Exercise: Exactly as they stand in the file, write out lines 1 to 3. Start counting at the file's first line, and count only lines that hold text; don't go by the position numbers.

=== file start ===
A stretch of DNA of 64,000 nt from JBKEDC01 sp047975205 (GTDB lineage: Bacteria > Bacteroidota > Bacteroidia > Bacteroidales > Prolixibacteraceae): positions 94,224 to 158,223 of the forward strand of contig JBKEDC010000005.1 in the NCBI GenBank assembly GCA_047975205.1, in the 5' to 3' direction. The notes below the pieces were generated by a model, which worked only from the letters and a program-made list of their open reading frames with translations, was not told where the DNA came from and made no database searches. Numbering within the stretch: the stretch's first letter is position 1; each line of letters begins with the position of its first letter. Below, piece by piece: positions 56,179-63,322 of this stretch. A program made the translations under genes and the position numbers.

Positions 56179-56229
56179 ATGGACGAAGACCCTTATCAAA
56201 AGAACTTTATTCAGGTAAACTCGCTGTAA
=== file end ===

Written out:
A stretch of DNA of 64,000 nt from JBKEDC01 sp047975205 (GTDB lineage: Bacteria > Bacteroidota > Bacteroidia > Bacteroidales > Prolixibacteraceae): positions 94,224 to 158,223 of the forward strand of contig JBKEDC010000005.1 in the NCBI GenBank assembly GCA_047975205.1, in the 5' to 3' direction. The notes below the pieces were generated by a model, which worked only from the letters and a program-made list of their open reading frames with translations, was not told where the DNA came from and made no database searches. Numbering within the stretch: the stretch's first letter is position 1; each line of letters begins with the position of its first letter. Below, piece by piece: positions 56,179-63,322 of this stretch. A program made the translations under genes and the position numbers.

Positions 56179-56229
56179 ATGGACGAAGACCCTTATCAAA